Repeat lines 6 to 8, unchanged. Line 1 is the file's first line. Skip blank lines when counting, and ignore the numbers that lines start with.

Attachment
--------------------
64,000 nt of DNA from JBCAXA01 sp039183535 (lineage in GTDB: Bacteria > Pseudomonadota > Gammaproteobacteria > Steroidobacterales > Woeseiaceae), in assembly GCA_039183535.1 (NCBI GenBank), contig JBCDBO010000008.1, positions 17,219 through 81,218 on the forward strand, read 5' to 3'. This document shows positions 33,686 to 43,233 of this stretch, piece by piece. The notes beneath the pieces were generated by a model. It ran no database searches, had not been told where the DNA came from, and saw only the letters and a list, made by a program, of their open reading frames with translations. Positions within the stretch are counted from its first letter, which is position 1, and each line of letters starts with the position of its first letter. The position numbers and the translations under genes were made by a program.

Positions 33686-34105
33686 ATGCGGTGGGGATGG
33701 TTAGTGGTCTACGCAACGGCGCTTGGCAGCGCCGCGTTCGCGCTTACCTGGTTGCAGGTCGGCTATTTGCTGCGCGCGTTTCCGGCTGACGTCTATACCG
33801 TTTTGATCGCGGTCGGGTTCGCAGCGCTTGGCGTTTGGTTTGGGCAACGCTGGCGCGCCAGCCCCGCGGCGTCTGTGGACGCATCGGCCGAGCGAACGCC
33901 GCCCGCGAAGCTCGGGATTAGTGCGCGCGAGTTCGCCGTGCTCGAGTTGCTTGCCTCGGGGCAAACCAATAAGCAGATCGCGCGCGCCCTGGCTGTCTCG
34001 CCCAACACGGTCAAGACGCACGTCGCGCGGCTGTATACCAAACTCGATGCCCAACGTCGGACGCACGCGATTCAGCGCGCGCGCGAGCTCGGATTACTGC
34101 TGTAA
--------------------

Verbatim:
33901 GCCCGCGAAGCTCGGGATTAGTGCGCGCGAGTTCGCCGTGCTCGAGTTGCTTGCCTCGGGGCAAACCAATAAGCAGATCGCGCGCGCCCTGGCTGTCTCG
34001 CCCAACACGGTCAAGACGCACGTCGCGCGGCTGTATACCAAACTCGATGCCCAACGTCGGACGCACGCGATTCAGCGCGCGCGCGAGCTCGGATTACTGC
34101 TGTAA